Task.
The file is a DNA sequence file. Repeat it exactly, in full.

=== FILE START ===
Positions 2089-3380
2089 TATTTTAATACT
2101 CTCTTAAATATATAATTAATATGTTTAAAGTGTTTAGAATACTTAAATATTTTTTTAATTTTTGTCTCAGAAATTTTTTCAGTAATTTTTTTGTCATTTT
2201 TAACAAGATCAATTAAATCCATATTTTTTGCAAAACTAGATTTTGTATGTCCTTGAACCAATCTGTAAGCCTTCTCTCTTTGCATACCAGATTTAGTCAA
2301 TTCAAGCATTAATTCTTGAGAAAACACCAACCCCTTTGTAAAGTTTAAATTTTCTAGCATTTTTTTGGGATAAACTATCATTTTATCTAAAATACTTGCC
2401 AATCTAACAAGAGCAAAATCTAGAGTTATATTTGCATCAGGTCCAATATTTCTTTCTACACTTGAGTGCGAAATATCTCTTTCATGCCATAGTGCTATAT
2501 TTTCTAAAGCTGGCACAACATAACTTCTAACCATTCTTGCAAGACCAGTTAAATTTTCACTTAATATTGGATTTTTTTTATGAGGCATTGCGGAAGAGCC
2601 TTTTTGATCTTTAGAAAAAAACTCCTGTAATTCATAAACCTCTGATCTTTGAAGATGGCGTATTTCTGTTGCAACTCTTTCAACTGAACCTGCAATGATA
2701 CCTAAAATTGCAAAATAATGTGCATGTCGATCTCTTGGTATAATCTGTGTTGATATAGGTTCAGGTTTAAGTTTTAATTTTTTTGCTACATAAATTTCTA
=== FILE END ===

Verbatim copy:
Positions 2089-3380
2089 TATTTTAATACT
2101 CTCTTAAATATATAATTAATATGTTTAAAGTGTTTAGAATACTTAAATATTTTTTTAATTTTTGTCTCAGAAATTTTTTCAGTAATTTTTTTGTCATTTT
2201 TAACAAGATCAATTAAATCCATATTTTTTGCAAAACTAGATTTTGTATGTCCTTGAACCAATCTGTAAGCCTTCTCTCTTTGCATACCAGATTTAGTCAA
2301 TTCAAGCATTAATTCTTGAGAAAACACCAACCCCTTTGTAAAGTTTAAATTTTCTAGCATTTTTTTGGGATAAACTATCATTTTATCTAAAATACTTGCC
2401 AATCTAACAAGAGCAAAATCTAGAGTTATATTTGCATCAGGTCCAATATTTCTTTCTACACTTGAGTGCGAAATATCTCTTTCATGCCATAGTGCTATAT
2501 TTTCTAAAGCTGGCACAACATAACTTCTAACCATTCTTGCAAGACCAGTTAAATTTTCACTTAATATTGGATTTTTTTTATGAGGCATTGCGGAAGAGCC
2601 TTTTTGATCTTTAGAAAAAAACTCCTGTAATTCATAAACCTCTGATCTTTGAAGATGGCGTATTTCTGTTGCAACTCTTTCAACTGAACCTGCAATGATA
2701 CCTAAAATTGCAAAATAATGTGCATGTCGATCTCTTGGTATAATCTGTGTTGATATAGGTTCAGGTTTAAGTTTTAATTTTTTTGCTACATAAATTTCTA